VIDEO: Secret online hub flaunts sickening school fights
IN A sickening spin-off to a local school yard bashing video that went viral yesterday, a secret online hub of school fighting has been uncovered flaunting distressing content for entertainment.
The Fight Club-inspired clips filmed by students at Gympie State High School show young teens pitted against each other in the school yard as one lays into the other while students watch on, some filming it.
In one fight, a high school boy is punched and kicked to the ground, before a final blow appears to knock him unconscious.
The edited videos, which feature slow motion footage on the worst head blows timed to a back ground of rap music, were uploaded to Instagram, attracting a slew of comments.
The social media account was no longer available today and police and Gympie State High School could not confirm whether they would investigate the string of violent videos.
While the stomach-churning violence had obvious physical dangers, leading cyber and school bullying expert Professor Marilyn Campbell, of the Queensland University of Technology's Faculty of Education, said it was the humiliation from school yard bullying that took the biggest toll.
FULL STORY HERE: First vicious school attack caught on camera
"It used to be that bullying was seen as character building - 'what doesn't kill you makes you stronger' - but we've now found out in the last 40 years of research, that being victimised - usually in low level and repeated ways, engenders fear in the kid that is being victimised."
Depression, anxiety, social isolation, withdrawal from other kids, and suicidal thoughts could manifest from bullying if students were not supported in other ways, she said.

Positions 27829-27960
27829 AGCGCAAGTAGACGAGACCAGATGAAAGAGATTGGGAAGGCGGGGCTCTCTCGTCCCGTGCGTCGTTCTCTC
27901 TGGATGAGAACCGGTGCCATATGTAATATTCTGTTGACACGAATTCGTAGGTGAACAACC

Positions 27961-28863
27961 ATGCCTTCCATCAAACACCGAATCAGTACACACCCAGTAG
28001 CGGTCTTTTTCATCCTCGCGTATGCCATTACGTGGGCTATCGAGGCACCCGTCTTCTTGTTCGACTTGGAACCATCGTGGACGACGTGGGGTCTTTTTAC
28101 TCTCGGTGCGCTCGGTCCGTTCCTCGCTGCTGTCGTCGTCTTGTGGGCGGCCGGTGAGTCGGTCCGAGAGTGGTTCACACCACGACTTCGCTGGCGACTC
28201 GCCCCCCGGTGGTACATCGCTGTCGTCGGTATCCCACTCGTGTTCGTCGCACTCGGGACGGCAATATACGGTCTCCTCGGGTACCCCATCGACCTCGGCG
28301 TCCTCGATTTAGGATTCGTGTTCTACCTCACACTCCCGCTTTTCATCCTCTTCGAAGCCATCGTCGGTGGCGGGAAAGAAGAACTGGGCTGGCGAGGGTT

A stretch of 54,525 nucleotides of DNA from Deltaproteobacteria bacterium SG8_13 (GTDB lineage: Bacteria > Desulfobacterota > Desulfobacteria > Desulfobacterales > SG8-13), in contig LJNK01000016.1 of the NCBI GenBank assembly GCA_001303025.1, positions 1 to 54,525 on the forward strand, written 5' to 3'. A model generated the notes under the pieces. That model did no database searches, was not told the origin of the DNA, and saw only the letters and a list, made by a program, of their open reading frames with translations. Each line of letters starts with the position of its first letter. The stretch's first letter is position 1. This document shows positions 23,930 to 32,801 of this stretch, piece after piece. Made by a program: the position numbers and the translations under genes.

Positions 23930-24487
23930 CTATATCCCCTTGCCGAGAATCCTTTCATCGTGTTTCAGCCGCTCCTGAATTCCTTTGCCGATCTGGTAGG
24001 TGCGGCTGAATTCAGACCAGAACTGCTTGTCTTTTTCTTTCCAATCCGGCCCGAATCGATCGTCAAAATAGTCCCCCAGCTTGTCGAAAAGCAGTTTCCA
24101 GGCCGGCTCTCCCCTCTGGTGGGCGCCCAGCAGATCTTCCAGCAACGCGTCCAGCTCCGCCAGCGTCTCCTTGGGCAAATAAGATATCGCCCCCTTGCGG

"What boys say afterwards is that the physical hurt goes away but the emotional hurt stays - it's the humiliation," she said.
She said the effect on children involved depended on the intent of the violent attacks.
"There's clear difference between fighting and bullying. In fighting - both kids want to do so to win, while in bullying - the person being bullied wants it to stop," Dr Campbell said.
Despite the shocking nature of the entertainment-style videos and their huge reach online, the act of them happening was often more damaging for the student, she said.
"The playground is so much worse because all of your friends and peers stand around and watch you being humiliated.
"I think that the real message for parents and the public is that cyber bullying is only one form of bullying and it's mainly conducted as a continuation of the school yard."
She said while one major reason for violence and bullying was to improve their social status in their peer group, school yard bullying was complicated and had an equally complex solution.
"It depends on the culture of kids and the climate of the school and whether being awful to kids is an accepted norm in that population.
"If it's poorly handled by the adults and the kids are made heroes of, of course it will inflame the situation and they'll do it more."
"It's not just schools that are responsible - it's a huge problem that we're not making a lot a headway with."
Dr Campbell, who was on Queensland's AntiCyberbullying Taskforce, said the first thing kids need to be taught is not to treat it as a spectator sport.
"Don't stand and watch - you are inadvertently giving your power to the person who is bullying. Whether it's a fight or bullying - that gives people an audience.
The Department of Education declined to comment yesterday, but stood by its previous statement about treating school yard violence seriously.
"Gympie State High School does not tolerate bullying and violence and has implemented a range of pastoral care programs and initiatives across all year levels and participates in the annual National Day of Action against Bullying and Violence, " a Department of Education Queensland spokesman said.
"The school has also implemented a school-wide Positive Education program that explicitly teaches students expected behaviours (including anti-bullying).
"The school also offers support to students through a range of support staff, including a Guidance Officer, Student Advisors, a School Based Youth Health Nurse and Youth Support Coordinator.
"Students and caregivers with concerns are strongly encouraged to report cases of bullying or misconduct to their school principal or their closest Department of Education regional office."
Gympie State High School continues to work diligently to promote safe and respectful interactions between students and a safe learning environment for everyone in the school community, the spokesman said.